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Often in life the term, “More of the same,” carries with it a negative connotation, but in the case of Final Fantasy XIV’s first expansion Heavensward it continues to highlight all of the components that make XIV one of the best MMOs on the market.
Heavensward’s story picks up right were the original game left off with the Hero of Light and the few remaining remnants of the Scions in the independent city/state of Ishgard, and you'll find yourself in the middle ages long battle between the Holy See and the dragon hoards.
Is the next entry in the Mortal Kombat series worth getting? In short: yes
Batman: Arkham Knight marks the Dark Knight and the developer Rocksteady’s first foray on next gen hardware and for the first time, I truly felt like I was the Batman.
We live in a world of retro throwbacks and reimaginings, but none have been more successful than the platformer revivals. Games like Mercenary Kings, Volgarr the Viking, Mega Man 9, and Super Meat Boy have captured the hearts of gamers worldwide. However, none of these have had quite the nostalgic appeal and same technical mastery as Shovel Knight. Yacht Club Games designed a nearly perfect replica of classic 8-bit games, taking inspiration from Mega Man, Ducktales, Castlevania, and several others. Shovel Knight encapsulates all there is to love about the classic 8-bit and 16-bit era with very little of the frustration.
It’s not very often that a game so genuinely artistic and creative as Ori and the Blind Forest comes along. Moon Studios, a small indie studio in the employ of Microsoft, has developed an emotional tale and a breathtaking world that is backed by tough as nails, yet satisfying gameplay. Whereas most games will hold your hand and guide you through a majority of the game, Ori throws you into the fire immediately, allowing you to learn from your mistakes. Ori has the perfect balance of artistic beauty, emotional draw, and intense gameplay mechanics.
Ready At Dawn, a studio comprised of many former Naughty Dog and Blizzard employees, has made a name for itself by delivering high quality, linear, narrative-driven experiences that push at the technological boundaries of their platforms, and their first original IP upholds these core pillars with style to spare. The Order: 1886 marks the first time that Ready At Dawn has had full creative control over a project, being previously known for two exceptional God of War titles and the Daxter spin-off for PSP.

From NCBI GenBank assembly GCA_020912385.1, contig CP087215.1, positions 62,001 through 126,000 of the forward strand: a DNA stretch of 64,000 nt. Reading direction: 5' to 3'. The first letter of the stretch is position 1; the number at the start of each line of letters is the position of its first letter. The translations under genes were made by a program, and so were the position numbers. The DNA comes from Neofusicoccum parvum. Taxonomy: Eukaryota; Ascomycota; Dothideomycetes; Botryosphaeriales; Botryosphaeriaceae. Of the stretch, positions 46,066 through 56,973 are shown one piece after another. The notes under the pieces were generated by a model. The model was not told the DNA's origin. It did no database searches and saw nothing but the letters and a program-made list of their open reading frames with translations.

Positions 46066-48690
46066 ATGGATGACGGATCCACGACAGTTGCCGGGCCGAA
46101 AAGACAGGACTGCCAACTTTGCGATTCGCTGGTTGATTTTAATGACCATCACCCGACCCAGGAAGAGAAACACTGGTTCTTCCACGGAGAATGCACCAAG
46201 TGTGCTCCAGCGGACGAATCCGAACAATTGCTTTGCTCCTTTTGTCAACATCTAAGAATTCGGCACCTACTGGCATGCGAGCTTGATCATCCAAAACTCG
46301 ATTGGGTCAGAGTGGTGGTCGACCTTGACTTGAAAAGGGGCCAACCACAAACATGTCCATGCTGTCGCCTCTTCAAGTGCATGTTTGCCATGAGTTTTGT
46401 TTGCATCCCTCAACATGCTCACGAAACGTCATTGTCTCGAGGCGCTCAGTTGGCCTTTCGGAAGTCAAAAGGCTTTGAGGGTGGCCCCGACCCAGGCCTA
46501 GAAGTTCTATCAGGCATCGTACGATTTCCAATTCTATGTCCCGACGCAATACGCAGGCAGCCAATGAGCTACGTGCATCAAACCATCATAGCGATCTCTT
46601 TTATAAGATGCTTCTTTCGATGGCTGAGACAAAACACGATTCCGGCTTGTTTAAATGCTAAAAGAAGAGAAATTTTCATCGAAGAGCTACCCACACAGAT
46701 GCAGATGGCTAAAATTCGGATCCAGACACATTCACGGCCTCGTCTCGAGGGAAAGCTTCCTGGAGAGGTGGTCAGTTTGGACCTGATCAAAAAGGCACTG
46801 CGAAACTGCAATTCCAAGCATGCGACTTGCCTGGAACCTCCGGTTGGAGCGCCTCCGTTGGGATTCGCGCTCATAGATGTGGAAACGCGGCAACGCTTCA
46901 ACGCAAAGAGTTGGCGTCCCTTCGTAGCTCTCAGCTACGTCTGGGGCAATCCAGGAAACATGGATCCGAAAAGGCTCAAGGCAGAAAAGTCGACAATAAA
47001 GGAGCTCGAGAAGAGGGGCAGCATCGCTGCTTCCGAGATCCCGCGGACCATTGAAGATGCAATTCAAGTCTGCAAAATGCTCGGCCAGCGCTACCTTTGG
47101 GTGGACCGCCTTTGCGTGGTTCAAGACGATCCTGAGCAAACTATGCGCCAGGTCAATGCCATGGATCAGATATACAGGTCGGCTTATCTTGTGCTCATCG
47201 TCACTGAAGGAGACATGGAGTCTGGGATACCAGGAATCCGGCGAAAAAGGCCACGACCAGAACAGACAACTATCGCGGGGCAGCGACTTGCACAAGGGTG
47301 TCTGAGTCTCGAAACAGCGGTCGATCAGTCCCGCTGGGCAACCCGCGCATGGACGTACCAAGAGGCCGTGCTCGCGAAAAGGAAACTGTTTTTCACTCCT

While playing through the game for review, it has been both entertaining and depressing to watch the game being picked apart for being exactly what RAD promised. The Order's cinematic ambitions and linear thrill ride gameplay go against the established grain of what many gamers want out of a new-generation experience and what game design courses are currently teaching.
Majora's Mask is a game that shouldn't work purely from a conceptual standpoint. The core gameplay mechanic involves repeating sections of the game multiple times and constantly "restarting" the game from the beginning. You have three days to stop the moon from crashing into the land of Termina, so when you finally arrive at that third day you are forced to rewind time back to the first day or suffer "a terrible fate." This gameplay hook should lead to a tedious and repetitive grind, but the game is balanced so well that you never feel as if you are repeating content. When you rewind time you are keep your key items and masks that you've earned throughout the last three days, so each set of days has new opportunities based on the new masks and items you have. This experimentation is the key that makes Majora's Mask fascinating and addictive. Several big changes have been made to this 3DS remake that makes this unique game mechanic even more excellent.
In the 15 hours it took for me to complete The Evil Within I was told I had died a total of 60 times which was twice as much as I expected. I wasn’t even playing on the hardest difficulty, I was playing on normal but man did this game get difficult at times and I loved every second of it.
Atlus has combined two of their RPG series, Persona and Etrian Odyssey, to create a game that is full of Persona fan service, the humor Persona games carry with them, impressive dungeons and turn-based combat with a few twists.
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